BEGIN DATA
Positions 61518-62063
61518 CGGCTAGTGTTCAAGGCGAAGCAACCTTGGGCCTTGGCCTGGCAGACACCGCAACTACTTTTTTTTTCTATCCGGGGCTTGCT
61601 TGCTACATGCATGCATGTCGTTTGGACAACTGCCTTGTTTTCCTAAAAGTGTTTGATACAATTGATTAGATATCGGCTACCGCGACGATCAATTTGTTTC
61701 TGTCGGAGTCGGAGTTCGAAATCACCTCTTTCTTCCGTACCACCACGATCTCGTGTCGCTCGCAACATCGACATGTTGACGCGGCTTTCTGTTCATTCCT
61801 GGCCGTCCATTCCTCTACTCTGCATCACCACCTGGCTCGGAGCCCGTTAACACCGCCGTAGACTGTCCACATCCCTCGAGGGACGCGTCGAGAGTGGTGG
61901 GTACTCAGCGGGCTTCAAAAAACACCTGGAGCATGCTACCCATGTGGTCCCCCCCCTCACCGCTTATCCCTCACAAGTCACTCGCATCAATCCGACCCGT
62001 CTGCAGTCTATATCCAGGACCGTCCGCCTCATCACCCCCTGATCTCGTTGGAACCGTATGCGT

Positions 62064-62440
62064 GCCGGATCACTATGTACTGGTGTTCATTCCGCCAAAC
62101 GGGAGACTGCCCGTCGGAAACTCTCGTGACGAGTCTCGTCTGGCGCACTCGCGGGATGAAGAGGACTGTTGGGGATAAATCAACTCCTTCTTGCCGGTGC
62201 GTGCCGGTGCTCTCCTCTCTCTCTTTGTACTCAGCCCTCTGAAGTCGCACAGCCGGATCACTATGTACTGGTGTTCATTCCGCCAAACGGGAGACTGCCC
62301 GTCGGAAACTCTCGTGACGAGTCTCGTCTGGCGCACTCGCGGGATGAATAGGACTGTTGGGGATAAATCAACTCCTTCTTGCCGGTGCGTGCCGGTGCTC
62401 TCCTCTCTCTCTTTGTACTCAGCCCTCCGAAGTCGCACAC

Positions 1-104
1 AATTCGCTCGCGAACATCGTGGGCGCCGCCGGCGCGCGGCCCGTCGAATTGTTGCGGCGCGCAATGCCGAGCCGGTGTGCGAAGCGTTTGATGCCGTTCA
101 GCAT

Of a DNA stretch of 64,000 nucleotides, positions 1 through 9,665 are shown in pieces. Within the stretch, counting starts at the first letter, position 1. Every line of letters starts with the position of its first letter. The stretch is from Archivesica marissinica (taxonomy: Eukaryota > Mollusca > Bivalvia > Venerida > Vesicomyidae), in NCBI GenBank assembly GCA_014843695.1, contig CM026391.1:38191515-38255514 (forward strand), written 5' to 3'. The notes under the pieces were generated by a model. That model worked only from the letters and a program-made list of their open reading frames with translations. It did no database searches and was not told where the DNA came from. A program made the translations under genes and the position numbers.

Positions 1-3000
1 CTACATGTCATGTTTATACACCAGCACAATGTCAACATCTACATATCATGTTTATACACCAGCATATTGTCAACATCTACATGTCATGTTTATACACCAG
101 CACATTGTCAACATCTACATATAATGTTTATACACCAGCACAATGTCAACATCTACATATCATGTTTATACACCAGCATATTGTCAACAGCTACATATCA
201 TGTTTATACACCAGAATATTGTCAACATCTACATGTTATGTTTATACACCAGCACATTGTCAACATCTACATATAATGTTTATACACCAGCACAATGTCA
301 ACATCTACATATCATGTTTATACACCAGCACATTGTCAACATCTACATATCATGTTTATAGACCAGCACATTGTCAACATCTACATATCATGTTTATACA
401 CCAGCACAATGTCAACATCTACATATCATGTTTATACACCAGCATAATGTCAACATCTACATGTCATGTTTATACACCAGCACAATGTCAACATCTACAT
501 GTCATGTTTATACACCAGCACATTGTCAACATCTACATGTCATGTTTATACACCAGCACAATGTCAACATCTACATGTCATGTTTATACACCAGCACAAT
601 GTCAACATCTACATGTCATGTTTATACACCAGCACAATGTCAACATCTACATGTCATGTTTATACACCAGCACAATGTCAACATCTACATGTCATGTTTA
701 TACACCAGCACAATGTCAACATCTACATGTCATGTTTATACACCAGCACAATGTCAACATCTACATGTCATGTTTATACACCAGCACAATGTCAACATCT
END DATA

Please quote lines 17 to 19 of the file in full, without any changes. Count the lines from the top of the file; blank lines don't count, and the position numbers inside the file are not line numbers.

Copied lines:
Of a DNA stretch of 64,000 nucleotides, positions 1 through 9,665 are shown in pieces. Within the stretch, counting starts at the first letter, position 1. Every line of letters starts with the position of its first letter. The stretch is from Archivesica marissinica (taxonomy: Eukaryota > Mollusca > Bivalvia > Venerida > Vesicomyidae), in NCBI GenBank assembly GCA_014843695.1, contig CM026391.1:38191515-38255514 (forward strand), written 5' to 3'. The notes under the pieces were generated by a model. That model worked only from the letters and a program-made list of their open reading frames with translations. It did no database searches and was not told where the DNA came from. A program made the translations under genes and the position numbers.

Positions 1-3000
1 CTACATGTCATGTTTATACACCAGCACAATGTCAACATCTACATATCATGTTTATACACCAGCATATTGTCAACATCTACATGTCATGTTTATACACCAG